HHS Preparing to Open FDA Offices in China, India, Europe, and Latin America This Year
Globalization of the Agency a Key Part of Import Safety Action Plan to Enhance Product Safety
The U.S. Department of Health and Human Services will send the first U.S. Food and Drug Administration (FDA) staff to China, India, Europe, and Latin America before the end of 2008, HHS Secretary Mike Leavitt announced today.
“We’re making steady progress to better safeguard our supply of food and medicines, though much work remains,” Secretary Leavitt said. “In the past year, we’ve upgraded labs and equipment, hired additional staff, and begun implementing product safety agreements with key trading partners, including China.
“Increasing our presence overseas will provide greater protections to American consumers at home and benefit our host countries as well,” Secretary Leavitt added. “Opening these offices will mark a key milestone in the globalization of our efforts to enhance the safety of imported food and medical products.”
“The globalization of the food supply and medical product manufacturing has demanded that we do things differently,” said FDA Commissioner Andrew C. von Eschenbach. “Through our Beyond our Borders initiative, we won’t have to send our experts to another country to work with foreign governments and regulated industry to improve our oversight -- we’ll have staff living there and working on the ground 365 days a year.”
The first overseas office will be in China. The U.S. government recently secured formal approval for the office from the People’s Republic of China. The first staff will be in place in Beijing this year, with additional staff to be posted in 2009. Staff is also scheduled to be posted in Shanghai and Guangzhou next year. The department anticipates a total of eight U.S. nationals in China. Secretary Leavitt is scheduled to travel to China in November to meet with Chinese health officials to review mutual efforts to ensure the safety of food and medical products consumed by the two nations, particularly imported goods.
HHS/FDA plans on establishing its second overseas office in the Republic of India, with staff first posting to New Delhi in 2008 and at least one additional office to follow in 2009. Plans at present are for 10 U.S. nationals to be posted in India. The U.S. government is in the process of pursuing India’s formal approval.
In both nations, personnel would work closely with local authorities as well as industries that ship food and medical products to the United States to improve safety efforts. Their activities will include providing technical advice, conducting additional inspections, and working with government agencies and private sector entities interested in developing certification programs.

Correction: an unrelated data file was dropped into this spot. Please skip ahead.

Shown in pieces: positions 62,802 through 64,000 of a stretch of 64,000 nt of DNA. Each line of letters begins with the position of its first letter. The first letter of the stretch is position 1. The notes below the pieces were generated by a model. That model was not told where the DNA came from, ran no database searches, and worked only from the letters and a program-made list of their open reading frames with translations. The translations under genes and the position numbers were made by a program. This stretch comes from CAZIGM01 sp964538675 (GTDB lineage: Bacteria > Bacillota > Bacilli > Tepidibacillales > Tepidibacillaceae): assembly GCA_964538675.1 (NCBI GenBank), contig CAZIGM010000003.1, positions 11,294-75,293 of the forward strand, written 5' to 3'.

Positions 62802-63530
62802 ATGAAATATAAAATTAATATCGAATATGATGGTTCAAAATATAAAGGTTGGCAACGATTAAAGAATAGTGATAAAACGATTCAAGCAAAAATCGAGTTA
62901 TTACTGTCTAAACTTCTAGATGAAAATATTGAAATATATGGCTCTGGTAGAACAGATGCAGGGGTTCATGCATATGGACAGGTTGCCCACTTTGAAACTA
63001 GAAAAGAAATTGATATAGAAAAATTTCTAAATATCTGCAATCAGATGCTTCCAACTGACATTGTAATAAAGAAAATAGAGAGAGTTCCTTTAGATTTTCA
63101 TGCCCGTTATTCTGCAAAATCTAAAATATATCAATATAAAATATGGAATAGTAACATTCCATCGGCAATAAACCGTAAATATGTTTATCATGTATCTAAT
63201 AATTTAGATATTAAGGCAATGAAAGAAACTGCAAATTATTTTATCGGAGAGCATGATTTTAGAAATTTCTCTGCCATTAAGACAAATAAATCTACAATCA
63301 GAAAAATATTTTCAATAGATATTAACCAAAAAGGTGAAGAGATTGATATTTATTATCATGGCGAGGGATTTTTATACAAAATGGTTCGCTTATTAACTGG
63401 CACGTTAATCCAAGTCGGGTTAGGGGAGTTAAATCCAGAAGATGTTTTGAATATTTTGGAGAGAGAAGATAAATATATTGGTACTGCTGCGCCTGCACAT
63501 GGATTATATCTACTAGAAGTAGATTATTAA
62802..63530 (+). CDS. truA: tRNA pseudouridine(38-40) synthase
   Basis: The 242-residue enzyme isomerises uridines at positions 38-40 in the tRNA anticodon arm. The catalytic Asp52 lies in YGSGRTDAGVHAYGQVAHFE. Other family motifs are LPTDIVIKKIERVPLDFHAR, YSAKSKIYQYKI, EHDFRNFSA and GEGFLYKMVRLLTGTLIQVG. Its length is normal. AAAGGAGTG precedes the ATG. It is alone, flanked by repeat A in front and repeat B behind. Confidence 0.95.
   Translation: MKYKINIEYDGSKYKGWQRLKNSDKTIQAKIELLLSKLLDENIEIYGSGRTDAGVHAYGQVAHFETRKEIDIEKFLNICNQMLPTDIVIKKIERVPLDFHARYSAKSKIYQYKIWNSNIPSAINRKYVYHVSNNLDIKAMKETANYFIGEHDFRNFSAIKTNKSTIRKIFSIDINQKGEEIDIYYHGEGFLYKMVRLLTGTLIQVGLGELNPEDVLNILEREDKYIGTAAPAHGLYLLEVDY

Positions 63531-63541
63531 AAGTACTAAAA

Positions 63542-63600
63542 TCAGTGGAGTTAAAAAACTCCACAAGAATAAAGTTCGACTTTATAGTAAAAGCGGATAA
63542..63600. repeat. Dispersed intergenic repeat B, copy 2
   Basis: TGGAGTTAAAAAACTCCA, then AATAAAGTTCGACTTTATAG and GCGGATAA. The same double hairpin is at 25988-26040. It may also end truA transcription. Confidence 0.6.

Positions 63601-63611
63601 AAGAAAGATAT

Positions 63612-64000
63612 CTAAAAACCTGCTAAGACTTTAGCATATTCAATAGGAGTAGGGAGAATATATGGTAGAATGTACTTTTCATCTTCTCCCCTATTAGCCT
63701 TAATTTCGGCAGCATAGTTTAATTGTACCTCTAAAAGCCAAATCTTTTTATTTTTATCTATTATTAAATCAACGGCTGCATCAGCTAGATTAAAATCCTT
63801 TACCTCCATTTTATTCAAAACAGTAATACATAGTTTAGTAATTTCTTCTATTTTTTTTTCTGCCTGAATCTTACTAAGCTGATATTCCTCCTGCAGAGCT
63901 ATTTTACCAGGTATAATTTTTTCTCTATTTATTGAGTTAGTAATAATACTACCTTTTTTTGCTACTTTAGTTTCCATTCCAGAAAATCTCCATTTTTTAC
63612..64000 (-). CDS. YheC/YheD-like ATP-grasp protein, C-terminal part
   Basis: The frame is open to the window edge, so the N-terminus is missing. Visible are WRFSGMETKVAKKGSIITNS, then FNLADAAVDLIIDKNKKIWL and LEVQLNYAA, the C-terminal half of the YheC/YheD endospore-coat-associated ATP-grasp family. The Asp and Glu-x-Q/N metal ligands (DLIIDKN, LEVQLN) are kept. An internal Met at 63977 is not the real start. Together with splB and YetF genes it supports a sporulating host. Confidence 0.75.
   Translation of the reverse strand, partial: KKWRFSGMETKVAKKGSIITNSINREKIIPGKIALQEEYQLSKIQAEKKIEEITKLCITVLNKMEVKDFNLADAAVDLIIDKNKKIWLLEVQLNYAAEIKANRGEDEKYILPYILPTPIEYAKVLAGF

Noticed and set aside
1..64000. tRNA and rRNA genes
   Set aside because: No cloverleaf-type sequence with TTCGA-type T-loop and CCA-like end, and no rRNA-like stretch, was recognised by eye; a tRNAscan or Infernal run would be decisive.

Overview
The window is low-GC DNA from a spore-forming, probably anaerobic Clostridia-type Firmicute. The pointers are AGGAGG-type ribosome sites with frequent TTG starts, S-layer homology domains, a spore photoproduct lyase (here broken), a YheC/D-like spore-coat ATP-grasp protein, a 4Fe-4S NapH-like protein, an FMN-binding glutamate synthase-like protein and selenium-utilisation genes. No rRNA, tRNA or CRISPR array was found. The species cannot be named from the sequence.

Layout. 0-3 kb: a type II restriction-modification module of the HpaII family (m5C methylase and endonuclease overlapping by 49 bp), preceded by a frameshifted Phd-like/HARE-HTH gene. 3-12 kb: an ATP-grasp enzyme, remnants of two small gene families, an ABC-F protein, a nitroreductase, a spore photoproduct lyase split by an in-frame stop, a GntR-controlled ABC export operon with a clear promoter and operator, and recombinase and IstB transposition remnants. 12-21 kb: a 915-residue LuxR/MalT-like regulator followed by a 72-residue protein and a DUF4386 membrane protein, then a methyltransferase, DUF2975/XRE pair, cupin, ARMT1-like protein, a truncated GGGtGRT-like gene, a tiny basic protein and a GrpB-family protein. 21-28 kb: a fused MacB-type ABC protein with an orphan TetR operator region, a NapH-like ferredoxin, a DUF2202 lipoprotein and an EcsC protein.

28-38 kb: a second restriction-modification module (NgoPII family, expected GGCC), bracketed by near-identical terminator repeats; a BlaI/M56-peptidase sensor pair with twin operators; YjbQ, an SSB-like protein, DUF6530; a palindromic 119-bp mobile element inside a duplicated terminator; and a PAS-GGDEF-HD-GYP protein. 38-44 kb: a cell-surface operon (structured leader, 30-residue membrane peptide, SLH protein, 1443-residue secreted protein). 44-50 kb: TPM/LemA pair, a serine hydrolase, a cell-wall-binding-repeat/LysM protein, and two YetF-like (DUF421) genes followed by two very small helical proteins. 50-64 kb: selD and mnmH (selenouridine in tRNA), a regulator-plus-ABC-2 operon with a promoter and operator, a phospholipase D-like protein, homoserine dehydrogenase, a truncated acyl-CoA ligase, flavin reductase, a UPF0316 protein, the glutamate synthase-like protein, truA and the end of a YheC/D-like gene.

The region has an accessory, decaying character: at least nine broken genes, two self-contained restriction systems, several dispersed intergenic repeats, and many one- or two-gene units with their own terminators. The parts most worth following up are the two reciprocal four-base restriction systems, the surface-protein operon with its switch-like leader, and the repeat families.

HHS/FDA will also be opening overseas offices in Europe and Latin America before the end of 2008, with a fifth office in the Middle East to follow soon in early to mid-2009.
Department officials are also working to conclude Memoranda of Understanding with Belize, Costa Rica, the Dominican Republic, El Salvador, Guatemala, Honduras, Mexico, Nicaragua and Panama to work together on product safety. Their collaborations could include information-sharing on their respective regulatory systems and joint workshops and training on the safety of food and medical products. The parties will also make efforts to find opportunities for joint training for food-borne illnesses and the oversight of food traded internationally.
Increased collaboration and coordination with trading partners and companies exporting goods to the United States is a central component of the Import Safety Action Plan proposed in November 2007 by an interagency working group led by Secretary Leavitt. Previously, federal officials relied extensively on inspections at the border to ferret out unsafe goods, an approach that has not kept up with the exponential growth in global commerce. In addition to border checks, the plan called for partnering with producers of goods overseas to build in quality every step of the way.
Some proposals in the action plan require new authorities to be granted by Congress. The Administration has repeatedly urged congressional action on these, but to date no legislation has passed. Examples include the following:
* Authorizing the department to accredit highly qualified third parties to evaluate compliance with HHS/FDA requirements.
* Authorizing HHS/FDA to require certification of designated high-risk products as an additional condition of importation.
* Authority to refuse admission of imports from a firm that delays, limits, or denies HHS/FDA access to its facilities.
* Empowering HHS/FDA to issue a mandatory recall of food products when voluntary recalls are not effective.
Last year, the United States imported more than $2 trillion worth of products, from roughly 825,000 importers, through over 300 Ports–of-Entry. All projections indicate this volume will continue to rise sharply over the coming years as the scale and complexity of international trade multiplies.
More information on efforts to improve import safety, including the new report “Import Safety – Action Plan Update,” is available at www.importsafety.gov.
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